Dubai — the most explosive economy on the planet — is about the size of Rhode Island but has the fiscal appetite the size of North America.
You've probably seen pictures, read stories, but you haven't really 'seen' Dubai until you've seen the Burj Al-Arab, a 321-meter tall luxury hotel with 202 duplex suites of pure opulence on the Persian Gulf, acknowledged by jet setters as the world’s only seven-star hotel. Or the Palm Jumeirah Development that is large enough to be seen from the International Space Station. It was built by dredging from the world's largest salt water port and will soon support 32 luxury hotels, villas, apartment complexes and about 70,000 people. These are two very impressive sites, but they are old news in the new Dubai.
Dubai, one of the seven United Arab Emirates on the tip of the Saudi Arabian Peninsula, is a moderate Muslim country that in the last five years has sprouted buildings like towering stalks from magic beans.
“There were two buildings when I moved here in August of 2004, and that is no lie. Those two buildings and nothing else existed,” said Mark Chapleski, managing director of Troon Golf, the Arizona-based world leader in luxury golf development, management and marketing. The company expanded its global operations to include new offices in Dubai in 2004.
Nearly 20 percent of the world's supply of construction cranes works day and night, round the clock, seven days a week on hundreds of billions of dollars worth of projects.
“It's human nature. We want to top ourselves. We want to come up with that next big thing,” said Fatollah Shahen of Capital Partners, a company that specializes in acquisition and development of innovative real estate assets.
Plans are afoot to build two more developments similar to the Palm Jumeirah and the Burg Dubai will soon be the world's tallest building in the center of a complex that will include the world's largest shopping mall.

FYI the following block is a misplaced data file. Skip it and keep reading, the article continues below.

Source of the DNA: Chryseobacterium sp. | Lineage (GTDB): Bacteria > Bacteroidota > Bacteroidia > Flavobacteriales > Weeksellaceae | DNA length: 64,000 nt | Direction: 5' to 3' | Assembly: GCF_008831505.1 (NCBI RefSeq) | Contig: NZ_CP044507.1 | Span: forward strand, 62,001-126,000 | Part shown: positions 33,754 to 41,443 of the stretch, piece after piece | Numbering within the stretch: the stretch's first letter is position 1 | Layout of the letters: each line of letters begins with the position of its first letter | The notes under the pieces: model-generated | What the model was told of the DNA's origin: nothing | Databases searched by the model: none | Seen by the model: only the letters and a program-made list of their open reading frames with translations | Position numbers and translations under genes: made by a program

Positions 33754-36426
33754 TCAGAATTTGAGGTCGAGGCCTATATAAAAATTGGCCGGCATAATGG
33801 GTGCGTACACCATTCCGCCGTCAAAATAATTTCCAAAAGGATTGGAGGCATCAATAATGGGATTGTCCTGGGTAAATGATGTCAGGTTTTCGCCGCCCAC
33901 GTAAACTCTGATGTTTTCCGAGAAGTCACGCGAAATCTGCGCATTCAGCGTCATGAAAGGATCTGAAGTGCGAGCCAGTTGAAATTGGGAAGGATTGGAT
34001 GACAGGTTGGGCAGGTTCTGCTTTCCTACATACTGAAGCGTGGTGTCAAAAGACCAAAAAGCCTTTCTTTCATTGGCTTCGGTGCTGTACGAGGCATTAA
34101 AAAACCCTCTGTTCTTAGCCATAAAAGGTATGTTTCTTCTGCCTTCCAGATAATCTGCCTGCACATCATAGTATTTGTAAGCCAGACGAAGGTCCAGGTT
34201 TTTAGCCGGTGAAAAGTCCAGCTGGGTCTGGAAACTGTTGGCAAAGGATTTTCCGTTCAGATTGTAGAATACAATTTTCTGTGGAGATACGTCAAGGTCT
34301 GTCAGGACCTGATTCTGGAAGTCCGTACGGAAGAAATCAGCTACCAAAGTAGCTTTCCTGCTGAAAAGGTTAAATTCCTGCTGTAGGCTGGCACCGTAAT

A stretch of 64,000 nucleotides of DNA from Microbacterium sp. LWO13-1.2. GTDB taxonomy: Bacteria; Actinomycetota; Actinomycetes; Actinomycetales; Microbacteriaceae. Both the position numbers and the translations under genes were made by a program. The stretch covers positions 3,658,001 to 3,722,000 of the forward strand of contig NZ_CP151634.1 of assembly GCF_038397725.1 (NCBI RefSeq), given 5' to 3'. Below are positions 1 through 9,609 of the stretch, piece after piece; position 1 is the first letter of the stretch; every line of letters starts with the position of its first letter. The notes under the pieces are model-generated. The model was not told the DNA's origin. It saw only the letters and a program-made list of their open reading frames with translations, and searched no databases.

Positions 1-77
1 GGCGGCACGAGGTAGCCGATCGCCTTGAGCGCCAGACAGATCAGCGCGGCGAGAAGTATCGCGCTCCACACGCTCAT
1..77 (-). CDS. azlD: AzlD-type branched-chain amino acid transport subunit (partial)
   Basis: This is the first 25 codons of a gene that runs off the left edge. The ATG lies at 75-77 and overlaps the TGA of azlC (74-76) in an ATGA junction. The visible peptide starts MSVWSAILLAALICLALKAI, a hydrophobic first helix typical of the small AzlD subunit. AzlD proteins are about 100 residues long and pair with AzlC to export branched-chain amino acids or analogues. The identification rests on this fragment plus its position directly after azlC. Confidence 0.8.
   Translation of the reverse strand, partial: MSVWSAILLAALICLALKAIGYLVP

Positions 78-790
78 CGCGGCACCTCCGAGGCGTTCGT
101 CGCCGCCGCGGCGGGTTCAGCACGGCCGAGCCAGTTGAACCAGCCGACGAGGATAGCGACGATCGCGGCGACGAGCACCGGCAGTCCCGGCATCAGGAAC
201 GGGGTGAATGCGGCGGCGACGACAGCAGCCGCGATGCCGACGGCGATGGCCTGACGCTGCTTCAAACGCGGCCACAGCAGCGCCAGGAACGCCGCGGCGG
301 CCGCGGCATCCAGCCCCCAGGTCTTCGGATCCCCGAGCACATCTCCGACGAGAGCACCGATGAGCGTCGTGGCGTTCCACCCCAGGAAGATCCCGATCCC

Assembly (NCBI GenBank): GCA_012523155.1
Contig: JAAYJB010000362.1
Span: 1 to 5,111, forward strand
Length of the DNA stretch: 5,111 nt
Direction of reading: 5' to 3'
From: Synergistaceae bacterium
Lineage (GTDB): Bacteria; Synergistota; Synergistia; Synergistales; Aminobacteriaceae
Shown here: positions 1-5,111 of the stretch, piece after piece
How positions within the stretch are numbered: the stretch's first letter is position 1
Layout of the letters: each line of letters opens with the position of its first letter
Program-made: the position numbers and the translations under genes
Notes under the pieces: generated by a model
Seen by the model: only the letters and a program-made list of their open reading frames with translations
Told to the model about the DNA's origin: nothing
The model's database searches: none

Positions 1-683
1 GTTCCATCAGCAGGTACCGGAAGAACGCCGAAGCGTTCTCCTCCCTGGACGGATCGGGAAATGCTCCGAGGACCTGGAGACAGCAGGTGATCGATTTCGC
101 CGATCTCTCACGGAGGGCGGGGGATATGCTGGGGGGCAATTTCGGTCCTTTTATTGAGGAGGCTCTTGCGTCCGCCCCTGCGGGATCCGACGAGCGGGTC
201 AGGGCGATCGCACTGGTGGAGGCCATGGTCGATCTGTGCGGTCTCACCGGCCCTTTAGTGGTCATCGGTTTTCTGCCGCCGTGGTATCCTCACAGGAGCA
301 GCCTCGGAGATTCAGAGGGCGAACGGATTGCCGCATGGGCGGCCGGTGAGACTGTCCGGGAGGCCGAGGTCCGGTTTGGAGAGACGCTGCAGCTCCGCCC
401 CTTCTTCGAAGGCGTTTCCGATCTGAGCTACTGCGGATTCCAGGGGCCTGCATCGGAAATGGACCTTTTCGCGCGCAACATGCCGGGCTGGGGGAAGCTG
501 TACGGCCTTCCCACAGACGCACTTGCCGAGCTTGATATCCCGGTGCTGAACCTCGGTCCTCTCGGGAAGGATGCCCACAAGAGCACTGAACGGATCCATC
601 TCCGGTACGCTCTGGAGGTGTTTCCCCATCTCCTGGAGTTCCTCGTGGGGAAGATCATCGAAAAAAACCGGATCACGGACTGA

“You know it's incredible. When you come in here, you see an incredible amount of cranes, you see vibrancy, you see energy. I'd say it's like the gold rush,” said Allen Liebman, President of Kerzner International, a company that develops and operates luxury resorts.
Beat the heat
And if it gets a little hot in the 114 degree heat, you can head to Ski Dubai, a half-mile run connected to a shopping mall that will just have to do until they build a whole ski village and mountain indoors — which they are.
But if you just want to live sports, there is no place like Dubai Sports City, a $3 billion project. Four years from now this lonely piece of sand will house five sports stadiums, an 18-hole golf course, apartment buildings and villas. About 70 percent of it is already sold.
“Dubai Sports City is a 50 million square foot metropolis built on sports as a viewership, sports as participation, sports as education, sports as well being, sports as a lifestyle. It's a city within a city,” said U. Balasubramaniam, CEO of Dubai Sports City.
“The one thing you have to give Dubai specifically credit for is they deliver on the promises. The idea that they'll have the tallest tower, the three largest malls in the world, they'll have the largest hotel in the world with 6,500 rooms. No, they're going to deliver against it. As long as the security stays the same, the people will come,” said Lou Scotto, President of American Business Council, a nonprofit association that promotes the development of commerce and investment between the United States and Dubai.